Sixteenth isometric log-ratio coordinate, standardized to a mean of zero and a standard deviation of one.
Producer defined
-3.128740452
1.89837255
z17
Seventeenth isometric log-ratio coordinate, standardized to a mean of zero and a standard deviation of one.
Producer defined
-2.96685552
1.494072751
z18
Eighteenth isometric log-ratio coordinate, standardized to a mean of zero and a standard deviation of one.
Producer defined
-2.887365217
2.134596936
z19
Nineteenth isometric log-ratio coordinate, standardized to a mean of zero and a standard deviation of one.
Producer defined
-2.929114842
2.086253284
z20
Twentieth isometric log-ratio coordinate, standardized to a mean of zero and a standard deviation of one.
Producer defined
-5.030476365
1.787186429
z21
Twenty-first isometric log-ratio coordinate, standardized to a mean of zero and a standard deviation of one.
Producer defined
-2.573888453
2.293587065
z22
Twenty-second isometric log-ratio coordinate, standardized to a mean of zero and a standard deviation of one.
Producer defined
-2.292584472
2.357489008
z23
Twenty-third isometric log-ratio coordinate, standardized to a mean of zero and a standard deviation of one.
Producer defined
-1.944694958
3.141813366
z24
Twenty-fourth isometric log-ratio coordinate, standardized to a mean of zero and a standard deviation of one.
Producer defined
-5.051799776
1.260953967
z25
Twenty-fifth isometric log-ratio coordinate, standardized to a mean of zero and a standard deviation of one.
Producer defined
-2.473741638
1.908503719
z26
Twenty-sixth isometric log-ratio coordinate, standardized to a mean of zero and a standard deviation of one.
Producer defined
-3.28550767
2.072246454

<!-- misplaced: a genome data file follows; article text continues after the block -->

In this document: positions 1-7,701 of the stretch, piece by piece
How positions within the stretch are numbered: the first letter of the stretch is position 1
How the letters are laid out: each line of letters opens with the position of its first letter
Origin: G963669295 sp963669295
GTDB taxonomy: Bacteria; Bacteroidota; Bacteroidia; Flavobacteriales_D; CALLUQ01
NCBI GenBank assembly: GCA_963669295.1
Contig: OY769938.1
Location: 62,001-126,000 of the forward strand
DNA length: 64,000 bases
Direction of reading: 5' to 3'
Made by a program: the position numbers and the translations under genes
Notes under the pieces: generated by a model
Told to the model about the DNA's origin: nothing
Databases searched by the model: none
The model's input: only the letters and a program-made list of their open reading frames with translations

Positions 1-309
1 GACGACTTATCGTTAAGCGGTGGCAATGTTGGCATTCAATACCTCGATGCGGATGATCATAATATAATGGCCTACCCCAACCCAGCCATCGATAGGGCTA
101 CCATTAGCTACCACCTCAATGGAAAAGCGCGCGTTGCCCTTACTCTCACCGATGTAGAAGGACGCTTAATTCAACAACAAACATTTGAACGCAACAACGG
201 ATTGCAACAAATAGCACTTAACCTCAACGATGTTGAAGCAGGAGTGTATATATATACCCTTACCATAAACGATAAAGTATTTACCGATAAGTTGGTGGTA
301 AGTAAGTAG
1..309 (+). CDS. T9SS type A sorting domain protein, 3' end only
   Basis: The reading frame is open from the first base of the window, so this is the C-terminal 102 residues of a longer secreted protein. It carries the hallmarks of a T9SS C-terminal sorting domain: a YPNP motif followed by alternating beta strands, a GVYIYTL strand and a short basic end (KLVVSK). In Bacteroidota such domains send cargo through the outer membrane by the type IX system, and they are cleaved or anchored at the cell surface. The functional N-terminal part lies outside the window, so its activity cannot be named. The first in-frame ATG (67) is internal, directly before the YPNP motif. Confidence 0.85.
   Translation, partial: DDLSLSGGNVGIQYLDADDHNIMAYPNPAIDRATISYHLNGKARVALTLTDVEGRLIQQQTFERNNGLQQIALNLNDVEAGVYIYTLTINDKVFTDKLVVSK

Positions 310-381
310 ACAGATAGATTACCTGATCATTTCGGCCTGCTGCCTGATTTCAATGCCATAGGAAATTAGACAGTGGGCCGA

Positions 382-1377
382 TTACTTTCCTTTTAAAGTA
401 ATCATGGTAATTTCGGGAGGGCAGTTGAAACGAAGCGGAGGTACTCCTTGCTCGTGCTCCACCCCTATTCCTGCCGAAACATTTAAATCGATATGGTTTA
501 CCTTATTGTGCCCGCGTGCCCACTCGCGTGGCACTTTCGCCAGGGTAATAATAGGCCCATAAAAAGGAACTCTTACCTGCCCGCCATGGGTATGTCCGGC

z27
Twenty-seventh isometric log-ratio coordinate, standardized to a mean of zero and a standard deviation of one.
Producer defined
-2.264043115
1.770191234
z28
Twenty-eighth isometric log-ratio coordinate, standardized to a mean of zero and a standard deviation of one.
Producer defined
-2.698781778
2.659533327
z29
Twenty-ninth isometric log-ratio coordinate, standardized to a mean of zero and a standard deviation of one.
Producer defined
-2.775283221
2.498712025
REE potential for US.csv
Comma Separated Value (CSV) file containing data.
Producer defined
IDUSGS
Unique samples ID corresponding to the sample in the U.S. Geological Survey Produced Waters Database, Version 2.3
U.S. Geological Survey Produced Waters Database, Version 2.3
177
114915
LATITUDE
Sample latitude
U.S. Geological Survey Produced Waters Database, Version 2.3
25.2863
71.26119
Decimal degrees
LONGITUDE
Sample longitude
U.S. Geological Survey Produced Waters Database, Version 2.3
-156.60581
-75.88
Decimal degrees
FORMATION
Geologic formation sample was produced from, as provided by the U.S. Geological Survey Produced Waters Geochemical Database, Version 2.3
U.S. Geological Survey Produced Waters Database, Version 2.3
Geologic formation sample was produced from, as provided by the U.S. Geological Survey Produced Waters Geochemical Database, Version 2.3
DEPTHWELL
Reported total depth of well as provided by the U.S. Geological Survey Produced Waters Geochemical Database, Version 2.3
U.S. Geological Survey Produced Waters Database, Version 2.3
170.0
16958.0
feet
La.potential
Predicted La potential
Producer defined
0.000294002
33604.46932
unitless
Ce.potential
Predicted Ce potential
Producer defined
0.00507206
346462.4793
unitless
Pr.potential
Predicted Pr potential
Producer defined
0.000401598